|Musculoskeletal injuries are a predominant cause of morbidity and lameness in horses. These include fractures, osteoarthritis, chronic wounds, and tendon and ligament injuries. Due to their regenerative potential and immunomodulatory properties, bone marrow-derived mesenchymal stem cells (bm-MSCs) are considered an alternative treatment option for these types of injuries. However, studies have shown that cell delivery through direct injection leads to low cell viability and retention rates.
The use of hydrogels as cell carriers has been studied as an alternative delivery mechanism to provide mechanical protection to the cells and hence improve cell viability after injection. A well-studied material is poly(ethylene glycol)-fibrinogen (PF), which has been used to encapsulate other cell types in microspheres that led to improved cell retention after subcutaneous injection.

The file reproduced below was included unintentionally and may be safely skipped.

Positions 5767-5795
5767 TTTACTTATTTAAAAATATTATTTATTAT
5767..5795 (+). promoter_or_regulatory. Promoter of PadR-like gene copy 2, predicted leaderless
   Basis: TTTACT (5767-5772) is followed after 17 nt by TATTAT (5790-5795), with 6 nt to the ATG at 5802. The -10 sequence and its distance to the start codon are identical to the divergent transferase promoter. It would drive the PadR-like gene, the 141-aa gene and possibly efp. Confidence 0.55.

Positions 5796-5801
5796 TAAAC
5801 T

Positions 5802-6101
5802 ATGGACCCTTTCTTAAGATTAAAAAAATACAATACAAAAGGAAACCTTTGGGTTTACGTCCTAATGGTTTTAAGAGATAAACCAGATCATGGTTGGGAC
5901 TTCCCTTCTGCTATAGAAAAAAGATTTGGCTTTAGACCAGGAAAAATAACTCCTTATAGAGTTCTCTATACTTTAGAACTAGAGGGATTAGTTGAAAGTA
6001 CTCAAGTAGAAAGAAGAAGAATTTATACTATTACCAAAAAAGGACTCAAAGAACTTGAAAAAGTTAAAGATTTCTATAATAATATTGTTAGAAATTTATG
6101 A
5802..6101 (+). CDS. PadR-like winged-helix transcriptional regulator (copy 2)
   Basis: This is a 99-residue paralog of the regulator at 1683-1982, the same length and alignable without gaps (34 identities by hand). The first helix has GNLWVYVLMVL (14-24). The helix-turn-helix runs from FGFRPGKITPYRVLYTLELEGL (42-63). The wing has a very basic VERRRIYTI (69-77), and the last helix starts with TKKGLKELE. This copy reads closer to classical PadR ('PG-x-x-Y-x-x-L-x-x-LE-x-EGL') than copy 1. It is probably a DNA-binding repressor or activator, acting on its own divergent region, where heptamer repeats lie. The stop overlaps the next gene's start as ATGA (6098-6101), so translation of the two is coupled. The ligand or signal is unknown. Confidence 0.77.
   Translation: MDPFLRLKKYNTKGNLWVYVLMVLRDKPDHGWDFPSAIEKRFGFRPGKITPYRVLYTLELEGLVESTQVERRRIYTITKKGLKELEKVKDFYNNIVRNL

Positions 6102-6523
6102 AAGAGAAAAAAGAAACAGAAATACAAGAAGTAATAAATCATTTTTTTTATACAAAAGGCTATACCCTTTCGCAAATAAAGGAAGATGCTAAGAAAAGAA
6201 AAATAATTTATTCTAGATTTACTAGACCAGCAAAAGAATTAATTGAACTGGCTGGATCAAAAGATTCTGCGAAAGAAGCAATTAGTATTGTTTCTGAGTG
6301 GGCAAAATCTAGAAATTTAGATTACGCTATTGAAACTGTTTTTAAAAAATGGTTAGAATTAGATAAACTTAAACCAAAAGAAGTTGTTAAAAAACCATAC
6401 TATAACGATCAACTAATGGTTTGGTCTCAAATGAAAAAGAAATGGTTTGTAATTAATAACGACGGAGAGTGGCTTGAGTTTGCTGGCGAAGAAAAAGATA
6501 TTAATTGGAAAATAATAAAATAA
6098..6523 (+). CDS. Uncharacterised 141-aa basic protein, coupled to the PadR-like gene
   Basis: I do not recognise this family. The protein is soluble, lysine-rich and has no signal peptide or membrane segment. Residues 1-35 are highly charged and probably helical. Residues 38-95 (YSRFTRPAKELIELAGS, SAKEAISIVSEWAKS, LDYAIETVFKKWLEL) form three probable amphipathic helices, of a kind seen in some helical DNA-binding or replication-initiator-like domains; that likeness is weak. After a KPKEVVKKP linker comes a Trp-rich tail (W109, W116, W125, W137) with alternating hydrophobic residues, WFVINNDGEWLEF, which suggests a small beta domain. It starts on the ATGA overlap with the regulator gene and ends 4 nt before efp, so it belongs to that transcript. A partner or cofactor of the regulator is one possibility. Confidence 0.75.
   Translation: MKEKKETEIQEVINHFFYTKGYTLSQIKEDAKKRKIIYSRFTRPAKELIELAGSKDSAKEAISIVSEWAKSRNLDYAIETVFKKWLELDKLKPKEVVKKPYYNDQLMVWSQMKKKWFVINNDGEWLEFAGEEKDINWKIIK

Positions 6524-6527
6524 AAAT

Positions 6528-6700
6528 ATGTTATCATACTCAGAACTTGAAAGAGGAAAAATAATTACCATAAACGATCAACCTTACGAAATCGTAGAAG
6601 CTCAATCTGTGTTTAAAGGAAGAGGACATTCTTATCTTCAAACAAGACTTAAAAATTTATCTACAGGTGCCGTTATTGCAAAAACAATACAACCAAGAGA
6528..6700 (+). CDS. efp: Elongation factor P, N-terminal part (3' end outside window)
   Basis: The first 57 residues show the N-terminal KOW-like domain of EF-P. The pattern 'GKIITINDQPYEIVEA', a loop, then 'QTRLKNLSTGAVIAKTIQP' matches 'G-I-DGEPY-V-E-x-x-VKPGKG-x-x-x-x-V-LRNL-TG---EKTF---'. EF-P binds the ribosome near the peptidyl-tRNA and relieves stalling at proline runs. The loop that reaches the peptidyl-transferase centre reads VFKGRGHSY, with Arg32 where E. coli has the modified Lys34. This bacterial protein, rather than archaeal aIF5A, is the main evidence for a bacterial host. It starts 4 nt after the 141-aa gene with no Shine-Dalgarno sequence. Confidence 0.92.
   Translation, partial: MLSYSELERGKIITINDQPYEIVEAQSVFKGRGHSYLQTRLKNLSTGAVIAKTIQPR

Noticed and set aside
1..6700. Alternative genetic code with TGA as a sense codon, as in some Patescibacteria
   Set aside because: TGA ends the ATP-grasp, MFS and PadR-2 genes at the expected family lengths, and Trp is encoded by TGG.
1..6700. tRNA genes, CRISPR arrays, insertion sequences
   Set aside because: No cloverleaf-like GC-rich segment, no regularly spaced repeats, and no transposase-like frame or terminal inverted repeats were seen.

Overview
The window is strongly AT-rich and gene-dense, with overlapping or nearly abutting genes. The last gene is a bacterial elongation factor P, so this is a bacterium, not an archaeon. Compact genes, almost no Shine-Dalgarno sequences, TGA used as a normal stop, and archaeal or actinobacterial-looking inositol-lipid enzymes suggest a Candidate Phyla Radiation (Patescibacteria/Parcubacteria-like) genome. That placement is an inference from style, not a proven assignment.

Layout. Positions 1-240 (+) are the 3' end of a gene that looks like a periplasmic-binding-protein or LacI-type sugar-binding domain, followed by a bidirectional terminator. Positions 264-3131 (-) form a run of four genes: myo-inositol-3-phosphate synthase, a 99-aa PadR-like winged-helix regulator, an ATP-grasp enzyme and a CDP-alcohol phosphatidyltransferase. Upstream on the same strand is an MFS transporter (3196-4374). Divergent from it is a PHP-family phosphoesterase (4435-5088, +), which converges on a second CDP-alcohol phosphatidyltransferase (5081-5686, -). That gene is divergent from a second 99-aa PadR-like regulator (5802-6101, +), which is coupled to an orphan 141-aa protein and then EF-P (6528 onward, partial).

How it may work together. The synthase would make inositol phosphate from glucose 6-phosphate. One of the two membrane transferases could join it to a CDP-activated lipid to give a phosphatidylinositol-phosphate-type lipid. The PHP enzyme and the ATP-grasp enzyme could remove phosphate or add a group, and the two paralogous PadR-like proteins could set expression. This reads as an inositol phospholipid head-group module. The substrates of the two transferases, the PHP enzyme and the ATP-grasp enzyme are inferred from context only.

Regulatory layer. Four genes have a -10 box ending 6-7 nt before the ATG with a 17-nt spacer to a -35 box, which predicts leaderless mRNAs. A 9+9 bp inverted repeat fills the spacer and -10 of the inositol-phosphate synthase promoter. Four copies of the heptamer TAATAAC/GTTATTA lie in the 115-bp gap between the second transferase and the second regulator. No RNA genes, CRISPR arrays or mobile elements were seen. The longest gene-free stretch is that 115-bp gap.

The purpose of this study was to demonstrate the ability to rapidly encapsulate equine bm-MSC in PF microspheres, and to evaluate the effect of encapsulation on cell viability, phenotype, and ability to differentiate into mesodermal-derived lineages. In addition, encapsulated bm-MSC were exposed to shear through different needle gauges to provide a preliminary assessment of their potential use for local injection. In this project, equine bone marrow-derived mesenchymal stem cells (bm-MSCs) were isolated, and a protocol for their rapid and scalable encapsulation in PEG-Fibrinogen was established. Cell viability, proliferation, tri-lineage differentiation, and multipotency cell marker expression were measured pre- and post-encapsulation. Based on viability and proliferation results this study showed that encapsulated bm-MSCs are a potential alternative for use in large animal cell therapy. In general, the results from this study provide insight on the application of encapsulated MSCs for cell therapy.